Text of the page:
Running JavaScript Shell Script from Node.js

Instead of the usual web browser, this tutorial takes you on the route of using a stand-alone JavaScript shell first to execute JavaScript code. The interpreter chosen here is Node.js. Detailed instructions on installing Node.js via the package manager can be found following the link below

js nodejs

To quick test if the installation is correct, check the version of Node.js installed from the terminal

				node -v

In Ubuntu systems, it would be

				nodejs -v

It should give the version number, something like v11.12.0.

After installing Node.js, open a text editor and create a JavaScript file, say, hello.js. Add the following shebang interpreter directive to the file as its first line of script

					#!/usr/bin/env node

(In some operating systems, like Ubuntu, this line could be #!/usr/bin/env nodejs.)

As in any other programming language, we start by printing "Hello, World!" into the terminal. To achieve this, we append the line console.log("Hello, World!"); to the file and save it

					#!/usr/bin/env node
					console.log("Hello, World!");

Next, we type a command in the terminal to mark hello.js as executable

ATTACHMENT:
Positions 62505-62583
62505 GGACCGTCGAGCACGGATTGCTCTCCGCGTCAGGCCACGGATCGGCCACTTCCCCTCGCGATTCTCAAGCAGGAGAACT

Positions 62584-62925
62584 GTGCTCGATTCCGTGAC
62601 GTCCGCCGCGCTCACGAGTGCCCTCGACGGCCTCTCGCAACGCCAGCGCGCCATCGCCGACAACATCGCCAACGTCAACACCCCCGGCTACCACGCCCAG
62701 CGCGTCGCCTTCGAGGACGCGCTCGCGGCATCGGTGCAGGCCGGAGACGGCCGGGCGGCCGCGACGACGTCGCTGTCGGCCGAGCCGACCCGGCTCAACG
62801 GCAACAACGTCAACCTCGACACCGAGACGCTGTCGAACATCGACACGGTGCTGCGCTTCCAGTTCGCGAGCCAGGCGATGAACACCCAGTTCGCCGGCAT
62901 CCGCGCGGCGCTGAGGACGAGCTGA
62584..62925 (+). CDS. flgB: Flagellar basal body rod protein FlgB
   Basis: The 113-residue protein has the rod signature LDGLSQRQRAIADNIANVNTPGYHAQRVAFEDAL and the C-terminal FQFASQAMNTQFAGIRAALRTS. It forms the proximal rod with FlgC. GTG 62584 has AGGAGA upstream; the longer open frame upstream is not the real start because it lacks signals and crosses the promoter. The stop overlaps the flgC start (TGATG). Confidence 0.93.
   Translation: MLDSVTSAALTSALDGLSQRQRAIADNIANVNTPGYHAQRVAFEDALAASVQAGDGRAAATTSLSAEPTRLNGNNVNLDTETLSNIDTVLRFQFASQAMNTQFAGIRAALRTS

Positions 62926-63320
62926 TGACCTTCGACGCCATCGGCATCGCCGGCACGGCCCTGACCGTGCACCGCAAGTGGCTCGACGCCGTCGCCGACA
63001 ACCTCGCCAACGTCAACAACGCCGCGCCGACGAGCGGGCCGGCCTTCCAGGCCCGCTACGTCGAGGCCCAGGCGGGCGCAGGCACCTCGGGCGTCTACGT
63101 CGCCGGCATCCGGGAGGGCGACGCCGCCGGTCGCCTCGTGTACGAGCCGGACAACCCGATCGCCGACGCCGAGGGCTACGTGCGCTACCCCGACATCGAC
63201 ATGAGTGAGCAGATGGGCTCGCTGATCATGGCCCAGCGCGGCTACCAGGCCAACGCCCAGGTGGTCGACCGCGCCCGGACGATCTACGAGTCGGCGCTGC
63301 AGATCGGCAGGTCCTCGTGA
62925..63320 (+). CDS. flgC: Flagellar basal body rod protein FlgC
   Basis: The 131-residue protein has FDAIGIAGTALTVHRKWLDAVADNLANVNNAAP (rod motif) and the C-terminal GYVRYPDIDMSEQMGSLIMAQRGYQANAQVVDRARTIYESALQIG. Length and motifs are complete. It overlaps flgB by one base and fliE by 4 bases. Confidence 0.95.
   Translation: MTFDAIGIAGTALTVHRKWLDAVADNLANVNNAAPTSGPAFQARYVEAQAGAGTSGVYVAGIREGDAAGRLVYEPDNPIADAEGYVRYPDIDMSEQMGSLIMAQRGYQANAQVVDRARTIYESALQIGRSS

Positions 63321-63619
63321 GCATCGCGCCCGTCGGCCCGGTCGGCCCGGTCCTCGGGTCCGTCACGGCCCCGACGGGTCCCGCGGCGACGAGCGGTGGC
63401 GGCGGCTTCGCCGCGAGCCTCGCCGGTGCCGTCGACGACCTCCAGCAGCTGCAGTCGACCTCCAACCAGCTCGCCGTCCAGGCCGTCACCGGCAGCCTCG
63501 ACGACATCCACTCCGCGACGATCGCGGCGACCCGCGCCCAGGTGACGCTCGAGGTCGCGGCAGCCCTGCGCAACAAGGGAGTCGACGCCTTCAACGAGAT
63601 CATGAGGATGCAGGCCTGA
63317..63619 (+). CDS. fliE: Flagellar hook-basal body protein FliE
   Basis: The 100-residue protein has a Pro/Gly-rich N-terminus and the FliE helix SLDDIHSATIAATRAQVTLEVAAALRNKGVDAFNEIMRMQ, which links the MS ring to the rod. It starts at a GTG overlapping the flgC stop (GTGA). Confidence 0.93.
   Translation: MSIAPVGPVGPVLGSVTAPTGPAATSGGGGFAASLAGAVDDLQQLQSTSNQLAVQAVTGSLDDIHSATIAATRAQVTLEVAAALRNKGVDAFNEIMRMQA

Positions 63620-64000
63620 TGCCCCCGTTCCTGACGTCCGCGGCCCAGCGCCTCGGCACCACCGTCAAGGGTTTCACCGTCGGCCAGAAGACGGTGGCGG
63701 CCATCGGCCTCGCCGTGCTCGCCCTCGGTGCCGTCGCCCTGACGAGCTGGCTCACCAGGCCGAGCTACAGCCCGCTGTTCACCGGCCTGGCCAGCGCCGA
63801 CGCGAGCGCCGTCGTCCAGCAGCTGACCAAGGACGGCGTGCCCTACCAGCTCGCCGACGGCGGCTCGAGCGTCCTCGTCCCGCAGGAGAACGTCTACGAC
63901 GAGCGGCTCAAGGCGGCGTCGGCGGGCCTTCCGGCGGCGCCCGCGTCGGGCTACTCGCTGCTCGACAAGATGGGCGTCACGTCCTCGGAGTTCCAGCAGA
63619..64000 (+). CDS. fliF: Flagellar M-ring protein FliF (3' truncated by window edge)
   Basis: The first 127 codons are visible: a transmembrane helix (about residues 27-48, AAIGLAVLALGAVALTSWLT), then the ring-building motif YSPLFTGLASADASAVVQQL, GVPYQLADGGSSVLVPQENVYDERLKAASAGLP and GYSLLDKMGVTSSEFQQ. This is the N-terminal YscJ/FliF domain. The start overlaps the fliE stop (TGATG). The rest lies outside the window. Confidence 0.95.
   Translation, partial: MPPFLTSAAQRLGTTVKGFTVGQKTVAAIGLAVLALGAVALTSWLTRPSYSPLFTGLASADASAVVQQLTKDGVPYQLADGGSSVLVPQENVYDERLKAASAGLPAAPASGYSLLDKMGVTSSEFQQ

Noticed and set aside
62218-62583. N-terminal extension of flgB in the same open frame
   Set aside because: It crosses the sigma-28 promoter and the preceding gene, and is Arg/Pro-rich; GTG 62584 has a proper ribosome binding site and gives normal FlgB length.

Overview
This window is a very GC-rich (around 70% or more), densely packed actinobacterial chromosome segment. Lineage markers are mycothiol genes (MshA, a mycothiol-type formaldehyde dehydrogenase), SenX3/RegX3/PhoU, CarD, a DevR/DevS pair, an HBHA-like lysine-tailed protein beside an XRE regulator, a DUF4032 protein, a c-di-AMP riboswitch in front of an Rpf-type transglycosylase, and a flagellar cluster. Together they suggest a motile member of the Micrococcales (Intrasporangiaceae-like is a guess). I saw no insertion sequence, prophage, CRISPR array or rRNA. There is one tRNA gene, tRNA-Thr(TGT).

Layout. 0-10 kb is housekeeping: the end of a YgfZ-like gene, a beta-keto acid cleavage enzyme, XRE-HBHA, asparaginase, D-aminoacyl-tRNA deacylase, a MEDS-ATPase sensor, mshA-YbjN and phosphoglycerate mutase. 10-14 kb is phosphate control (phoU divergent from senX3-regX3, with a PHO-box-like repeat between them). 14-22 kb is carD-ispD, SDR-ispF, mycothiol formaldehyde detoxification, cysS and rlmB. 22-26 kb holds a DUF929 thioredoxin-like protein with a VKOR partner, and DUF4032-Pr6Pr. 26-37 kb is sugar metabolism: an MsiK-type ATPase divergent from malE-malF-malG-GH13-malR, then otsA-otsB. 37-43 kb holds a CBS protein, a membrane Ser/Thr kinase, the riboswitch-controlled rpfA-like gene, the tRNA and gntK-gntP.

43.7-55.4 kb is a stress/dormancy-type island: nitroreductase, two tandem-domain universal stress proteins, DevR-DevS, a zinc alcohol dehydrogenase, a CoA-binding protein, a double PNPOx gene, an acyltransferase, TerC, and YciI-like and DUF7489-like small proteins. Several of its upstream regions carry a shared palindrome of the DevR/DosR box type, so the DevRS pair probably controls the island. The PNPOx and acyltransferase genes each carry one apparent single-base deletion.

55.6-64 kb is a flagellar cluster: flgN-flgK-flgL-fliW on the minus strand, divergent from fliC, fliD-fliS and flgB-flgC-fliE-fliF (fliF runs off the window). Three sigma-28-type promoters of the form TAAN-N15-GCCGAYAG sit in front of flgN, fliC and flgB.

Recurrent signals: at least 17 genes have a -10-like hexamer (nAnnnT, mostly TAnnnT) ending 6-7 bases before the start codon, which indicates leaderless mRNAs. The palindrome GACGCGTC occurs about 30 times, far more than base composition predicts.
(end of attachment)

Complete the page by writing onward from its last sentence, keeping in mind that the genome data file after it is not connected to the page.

chmod u+x hello.js

The script file can now be executed from the terminal by running the command


Executing Explicitly

The hello.js script file can also be executed explicitly by specifying the Node.js interpreter. Assuming that you are in the same location as hello.js, type

					node hello.js

in the terminal and the script will be executed. If you are in some other location, specify the path to hello.js after the node command.


  • The .js extension for the script file specifies that the file contains JavaScript code. But in this case, it would have run even with the .sh extension.
  • The location of the Node.js interpreter can be found with the command which node. The shebang interpreter directive could also have have been hardcoded to this path as #!/usr/bin/node instead of #!/usr/bin/env node.
  • The chmod u+x hello.js command is basically to make the file executable. The "u" after "chmod" stands for "user" and "x" for "execute." This can also be achieved via the GUI in most operating systems. For example, in Ubuntu, the equivalent procedure is to right-click on the file, select the Permissions tab, and check Allow executing file as program.